While I agree with Frank, it is good to see an institution as prestigious as UC exploring the use of online teaching for core courses.  They are taking a serious look at it as opposed to just opening up a bunch of sections and throwing adjuncts into them.

One issue I do have with the article by Keller and Parry is where it mentions the open content at MIT and Yale as if they were also online courses.  They are not – and MIT is explicit about this – they are content and not meant to replace online teaching and learning.  Too many in media and administrations conflate open content with online courses.  Just as a textbook does not replace the facilitated learning in a college course, neither does the online content replace the facilitated learning that takes place in good online classes.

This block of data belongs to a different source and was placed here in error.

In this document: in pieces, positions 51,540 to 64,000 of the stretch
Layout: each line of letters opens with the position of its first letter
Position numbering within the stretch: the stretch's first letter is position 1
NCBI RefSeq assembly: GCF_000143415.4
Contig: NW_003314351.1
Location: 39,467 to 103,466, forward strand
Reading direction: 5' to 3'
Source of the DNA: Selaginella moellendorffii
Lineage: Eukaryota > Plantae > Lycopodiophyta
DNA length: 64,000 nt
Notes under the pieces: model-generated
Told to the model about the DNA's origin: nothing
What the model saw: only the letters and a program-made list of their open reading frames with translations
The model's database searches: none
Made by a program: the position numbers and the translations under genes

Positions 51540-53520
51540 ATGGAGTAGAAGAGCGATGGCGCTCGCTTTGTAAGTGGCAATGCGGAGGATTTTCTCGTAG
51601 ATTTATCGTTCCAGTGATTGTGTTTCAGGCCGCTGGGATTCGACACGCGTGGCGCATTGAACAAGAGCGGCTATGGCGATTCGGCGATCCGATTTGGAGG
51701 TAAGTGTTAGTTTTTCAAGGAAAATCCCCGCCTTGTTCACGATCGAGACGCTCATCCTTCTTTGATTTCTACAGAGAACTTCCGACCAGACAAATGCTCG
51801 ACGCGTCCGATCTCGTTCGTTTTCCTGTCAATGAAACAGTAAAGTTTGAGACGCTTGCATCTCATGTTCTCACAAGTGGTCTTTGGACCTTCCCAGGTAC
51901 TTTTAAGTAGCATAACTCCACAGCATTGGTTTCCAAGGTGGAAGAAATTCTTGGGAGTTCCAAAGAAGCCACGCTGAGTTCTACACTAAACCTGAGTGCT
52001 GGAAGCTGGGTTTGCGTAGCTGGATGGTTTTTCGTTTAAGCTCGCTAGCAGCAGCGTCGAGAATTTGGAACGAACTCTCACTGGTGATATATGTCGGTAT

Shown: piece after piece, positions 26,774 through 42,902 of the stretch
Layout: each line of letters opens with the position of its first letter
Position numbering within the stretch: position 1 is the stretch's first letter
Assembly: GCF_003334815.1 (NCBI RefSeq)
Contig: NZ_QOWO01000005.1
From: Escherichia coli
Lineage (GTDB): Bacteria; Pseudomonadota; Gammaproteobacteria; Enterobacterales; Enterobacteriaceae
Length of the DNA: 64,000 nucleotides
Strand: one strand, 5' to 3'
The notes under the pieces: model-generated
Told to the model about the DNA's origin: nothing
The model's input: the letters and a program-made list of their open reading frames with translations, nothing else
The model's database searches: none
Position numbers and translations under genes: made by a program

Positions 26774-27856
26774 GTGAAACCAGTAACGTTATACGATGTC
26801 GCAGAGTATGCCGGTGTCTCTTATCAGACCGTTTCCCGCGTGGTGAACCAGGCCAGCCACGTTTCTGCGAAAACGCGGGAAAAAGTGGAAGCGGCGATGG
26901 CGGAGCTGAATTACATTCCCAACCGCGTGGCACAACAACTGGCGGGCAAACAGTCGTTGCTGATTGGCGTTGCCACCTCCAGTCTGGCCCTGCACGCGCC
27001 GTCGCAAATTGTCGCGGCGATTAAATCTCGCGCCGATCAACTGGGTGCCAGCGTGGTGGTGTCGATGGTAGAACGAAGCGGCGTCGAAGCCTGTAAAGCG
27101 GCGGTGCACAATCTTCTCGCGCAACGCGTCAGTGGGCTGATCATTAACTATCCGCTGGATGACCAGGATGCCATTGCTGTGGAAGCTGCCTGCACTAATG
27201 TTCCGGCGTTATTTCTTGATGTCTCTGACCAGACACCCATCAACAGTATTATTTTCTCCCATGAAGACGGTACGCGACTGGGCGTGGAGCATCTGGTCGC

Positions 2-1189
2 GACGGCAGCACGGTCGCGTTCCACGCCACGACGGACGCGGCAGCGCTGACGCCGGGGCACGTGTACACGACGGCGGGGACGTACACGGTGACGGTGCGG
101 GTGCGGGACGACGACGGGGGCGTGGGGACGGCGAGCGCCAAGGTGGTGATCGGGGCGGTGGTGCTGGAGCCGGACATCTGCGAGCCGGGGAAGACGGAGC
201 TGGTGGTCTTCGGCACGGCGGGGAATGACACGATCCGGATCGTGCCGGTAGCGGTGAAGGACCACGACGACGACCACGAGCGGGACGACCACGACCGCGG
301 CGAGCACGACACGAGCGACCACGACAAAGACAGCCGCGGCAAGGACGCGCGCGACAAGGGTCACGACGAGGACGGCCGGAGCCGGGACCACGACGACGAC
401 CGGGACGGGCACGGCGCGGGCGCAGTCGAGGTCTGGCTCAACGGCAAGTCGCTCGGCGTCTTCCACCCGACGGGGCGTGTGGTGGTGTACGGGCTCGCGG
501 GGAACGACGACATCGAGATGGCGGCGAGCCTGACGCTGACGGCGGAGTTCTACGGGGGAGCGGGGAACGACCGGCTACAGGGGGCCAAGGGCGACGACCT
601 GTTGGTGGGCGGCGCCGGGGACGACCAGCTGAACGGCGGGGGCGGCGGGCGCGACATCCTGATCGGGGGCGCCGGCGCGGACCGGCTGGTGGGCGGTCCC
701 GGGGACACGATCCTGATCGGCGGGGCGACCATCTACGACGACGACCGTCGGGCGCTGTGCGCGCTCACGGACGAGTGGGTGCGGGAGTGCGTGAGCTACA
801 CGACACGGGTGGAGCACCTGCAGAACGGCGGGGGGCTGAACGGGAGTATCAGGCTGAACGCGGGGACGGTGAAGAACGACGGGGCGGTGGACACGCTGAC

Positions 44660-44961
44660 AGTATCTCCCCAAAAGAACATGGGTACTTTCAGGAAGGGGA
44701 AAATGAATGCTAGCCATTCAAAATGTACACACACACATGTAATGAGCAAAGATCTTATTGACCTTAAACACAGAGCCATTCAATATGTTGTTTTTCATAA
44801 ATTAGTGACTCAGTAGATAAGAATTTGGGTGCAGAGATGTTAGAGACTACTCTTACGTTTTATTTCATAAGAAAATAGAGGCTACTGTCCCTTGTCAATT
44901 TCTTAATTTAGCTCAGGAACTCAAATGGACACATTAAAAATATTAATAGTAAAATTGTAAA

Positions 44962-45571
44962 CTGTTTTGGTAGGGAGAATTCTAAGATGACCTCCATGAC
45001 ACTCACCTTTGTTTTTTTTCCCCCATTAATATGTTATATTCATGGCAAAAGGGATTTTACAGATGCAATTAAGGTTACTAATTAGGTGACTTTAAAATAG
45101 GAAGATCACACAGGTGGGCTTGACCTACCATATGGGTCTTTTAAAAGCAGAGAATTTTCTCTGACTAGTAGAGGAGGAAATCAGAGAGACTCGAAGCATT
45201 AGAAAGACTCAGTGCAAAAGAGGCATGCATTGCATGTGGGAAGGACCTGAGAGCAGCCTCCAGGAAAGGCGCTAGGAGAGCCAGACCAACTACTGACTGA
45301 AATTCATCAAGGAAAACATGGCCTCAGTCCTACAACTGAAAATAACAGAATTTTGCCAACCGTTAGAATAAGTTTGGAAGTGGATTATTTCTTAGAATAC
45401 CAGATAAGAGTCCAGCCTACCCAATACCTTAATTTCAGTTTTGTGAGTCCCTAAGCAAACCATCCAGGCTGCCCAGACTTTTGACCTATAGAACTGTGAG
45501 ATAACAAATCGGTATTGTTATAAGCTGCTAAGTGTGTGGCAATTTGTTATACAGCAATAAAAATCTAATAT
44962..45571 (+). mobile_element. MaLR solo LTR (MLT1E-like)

Meanwhile on the same day – and I am not meaning here to be disrespectful to either Magna Publications or to David Penrose, an advertisement arrived in my email:

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“With Rapid Online Course Design, your faculty members and instructional designers can arm themselves with the tools and knowledge necessary to create quality courses with maximum value in a minimum of time. If your institution is struggling with online instructional design, this upcoming training seminar is for you”

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So, for only $229 and 90 minutes, you can learn what you need to teach online!

Wow!

Now…I just know in my heart that David Penrose is not suggesting this (though the marketers might be and many administrators probably do).  As the many comments in the Chronicle article attest, teaching online is work.  I think that it is fulfilling work and opens access to higher education that many might not otherwise have.  But none the less, one has to approach teaching and learning online in meaningful ways.  One cannot simply take a series of powerpoints, a few multiple choice tests, and call that an online course.